125 days after I submitted my proposal for a picture book to a publisher in New York, I received my very first real rejection letter. My literary and artistic creation has been rejected!
After an extra-large hot chocolate (with and extra shot of cocoa), a huge bowl of buttered popcorn and five pieces of chocolate candy (including two I snitched from my husband's chocolate orange) I sought consolation in a more positive way. Reading through some of the really brutal rejections received by many authors (and non-authors) I decided that I was better off than most. When you read the 1912 letter sent to Gertrude Stein, or the one George Orwell received ("It is impossible to sell animal stories in the United States"), I feel quite good about my letter.
My rejection was phrased very encouragingly. The letter from the Vice President /Editorial Director "...Appreciated the informative style that teaches about animals and nature..." The animal examples I chose "are appropriate and would be engaging for young readers...". Unfortunately, as the country song (sort of) says "I came along one [manuscript] too late." The publisher has just signed another picture book, which mine is too reminiscent of. Sigh!!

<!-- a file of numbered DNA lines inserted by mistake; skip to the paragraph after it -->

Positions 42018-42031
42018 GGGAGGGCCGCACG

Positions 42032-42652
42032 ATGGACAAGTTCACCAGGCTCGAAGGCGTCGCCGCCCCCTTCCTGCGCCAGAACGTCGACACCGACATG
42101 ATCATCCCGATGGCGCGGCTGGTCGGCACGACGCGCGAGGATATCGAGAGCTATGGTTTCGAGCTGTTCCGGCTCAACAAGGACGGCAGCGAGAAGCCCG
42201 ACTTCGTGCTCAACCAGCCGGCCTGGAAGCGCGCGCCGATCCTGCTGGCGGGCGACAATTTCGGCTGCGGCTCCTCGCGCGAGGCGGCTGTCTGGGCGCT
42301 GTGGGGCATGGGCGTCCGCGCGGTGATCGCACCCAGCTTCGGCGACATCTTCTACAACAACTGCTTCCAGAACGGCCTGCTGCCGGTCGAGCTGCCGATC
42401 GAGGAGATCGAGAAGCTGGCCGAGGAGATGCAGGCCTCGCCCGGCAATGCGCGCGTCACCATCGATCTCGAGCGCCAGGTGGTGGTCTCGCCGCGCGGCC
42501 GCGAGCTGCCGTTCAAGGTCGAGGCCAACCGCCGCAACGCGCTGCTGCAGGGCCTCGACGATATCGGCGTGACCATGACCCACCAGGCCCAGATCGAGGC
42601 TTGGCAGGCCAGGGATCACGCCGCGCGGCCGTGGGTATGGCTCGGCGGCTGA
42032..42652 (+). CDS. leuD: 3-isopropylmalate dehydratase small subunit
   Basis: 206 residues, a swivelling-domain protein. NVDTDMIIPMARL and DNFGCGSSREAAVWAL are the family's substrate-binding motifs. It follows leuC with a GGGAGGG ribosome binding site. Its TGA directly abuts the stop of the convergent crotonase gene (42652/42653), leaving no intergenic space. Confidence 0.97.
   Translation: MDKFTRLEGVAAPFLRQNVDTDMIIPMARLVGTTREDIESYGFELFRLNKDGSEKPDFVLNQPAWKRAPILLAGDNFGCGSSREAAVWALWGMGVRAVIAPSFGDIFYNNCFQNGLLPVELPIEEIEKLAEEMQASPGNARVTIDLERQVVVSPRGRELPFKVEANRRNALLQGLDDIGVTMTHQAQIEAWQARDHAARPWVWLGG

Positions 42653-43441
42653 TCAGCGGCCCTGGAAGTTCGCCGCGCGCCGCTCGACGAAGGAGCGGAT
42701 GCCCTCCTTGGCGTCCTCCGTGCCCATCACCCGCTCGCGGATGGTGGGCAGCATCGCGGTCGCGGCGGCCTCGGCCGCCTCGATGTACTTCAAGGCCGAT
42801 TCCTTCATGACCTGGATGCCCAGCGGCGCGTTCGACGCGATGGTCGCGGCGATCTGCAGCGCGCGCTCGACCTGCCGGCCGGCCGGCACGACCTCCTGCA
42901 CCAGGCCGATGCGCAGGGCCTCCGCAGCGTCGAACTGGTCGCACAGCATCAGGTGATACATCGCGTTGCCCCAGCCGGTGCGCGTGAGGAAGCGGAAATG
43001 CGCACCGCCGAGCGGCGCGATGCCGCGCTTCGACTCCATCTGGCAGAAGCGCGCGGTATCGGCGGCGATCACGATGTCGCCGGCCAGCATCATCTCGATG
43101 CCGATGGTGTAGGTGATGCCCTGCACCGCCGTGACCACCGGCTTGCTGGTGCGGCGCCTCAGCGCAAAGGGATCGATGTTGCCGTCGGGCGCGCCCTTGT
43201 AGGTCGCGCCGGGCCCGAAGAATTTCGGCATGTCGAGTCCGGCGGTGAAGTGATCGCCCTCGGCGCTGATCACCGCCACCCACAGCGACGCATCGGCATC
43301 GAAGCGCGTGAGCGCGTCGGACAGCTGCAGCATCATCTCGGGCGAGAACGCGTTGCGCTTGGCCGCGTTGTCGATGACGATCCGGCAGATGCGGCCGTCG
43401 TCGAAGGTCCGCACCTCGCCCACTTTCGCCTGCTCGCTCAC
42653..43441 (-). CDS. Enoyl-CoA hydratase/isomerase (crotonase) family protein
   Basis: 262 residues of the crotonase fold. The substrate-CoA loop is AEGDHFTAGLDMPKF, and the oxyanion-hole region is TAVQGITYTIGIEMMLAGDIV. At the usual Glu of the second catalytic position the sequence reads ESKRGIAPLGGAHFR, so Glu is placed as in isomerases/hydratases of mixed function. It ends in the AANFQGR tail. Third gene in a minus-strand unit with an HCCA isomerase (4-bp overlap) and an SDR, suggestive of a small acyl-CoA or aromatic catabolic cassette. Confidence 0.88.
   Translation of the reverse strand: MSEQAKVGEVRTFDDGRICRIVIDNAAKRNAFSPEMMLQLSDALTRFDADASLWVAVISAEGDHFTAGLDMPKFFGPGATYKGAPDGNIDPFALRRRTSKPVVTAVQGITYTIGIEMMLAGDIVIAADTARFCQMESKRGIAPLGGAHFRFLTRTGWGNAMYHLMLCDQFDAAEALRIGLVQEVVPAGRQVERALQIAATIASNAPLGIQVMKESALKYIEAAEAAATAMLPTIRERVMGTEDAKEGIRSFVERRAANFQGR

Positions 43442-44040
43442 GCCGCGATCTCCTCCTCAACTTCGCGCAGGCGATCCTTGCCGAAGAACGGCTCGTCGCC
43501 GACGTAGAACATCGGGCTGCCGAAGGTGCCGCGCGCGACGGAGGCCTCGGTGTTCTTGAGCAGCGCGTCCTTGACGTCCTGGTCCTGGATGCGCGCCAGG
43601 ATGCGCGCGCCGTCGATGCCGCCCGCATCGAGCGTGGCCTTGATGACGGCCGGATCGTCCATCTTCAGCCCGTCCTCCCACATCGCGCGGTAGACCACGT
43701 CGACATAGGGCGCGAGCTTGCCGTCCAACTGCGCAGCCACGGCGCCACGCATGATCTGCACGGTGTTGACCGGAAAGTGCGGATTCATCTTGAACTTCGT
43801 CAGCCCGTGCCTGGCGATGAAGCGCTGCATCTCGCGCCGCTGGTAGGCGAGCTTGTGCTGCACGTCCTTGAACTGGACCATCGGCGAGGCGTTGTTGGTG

|Mitten The Mouse|
1. Don’t quit when somebody rejects your work; keep trying.
2. Know that all people who accomplish great things take risks.
3. Believe in yourself
4. Be realistic. Educate yourself about the process.
5. If your story is good, know that somewhere out there, there’s a person who will read it, love it and publish it.
Yesterday a book I ordered came in the mail. It's called, Writing With Pictures. It looks as though it is filled with good advice for artist/authors like me. I will spend time with it this week. I will continue working on my art work, and explore the publishing process. It is time to select the next company to which I will submit my proposal. I DO believe in myself, and I believe in this book. Who knows what the next 125 days will bring?
I am confident that - at the very least - they will bring more polished illustrations, a good deal of frustration and anxiety and clearer insights into a good many publishing houses, their requirements and publishing lists. My days at the library and book stores will be filled with exploration of books that have the feel of mine, so that I can find a company that shares my philosophy and appreciates my story, my message and my art work. My job is cut out for me.
I will get by, with a little help from chocolate, and a supportive network of family and friends, all of whom, I know, have faith in my book, and who continue to cheer me on on this journey.
Oh! And I will set up a notebook called "Rejections." I'll let the letters live their, and not let them take up residence in my mind or my heart.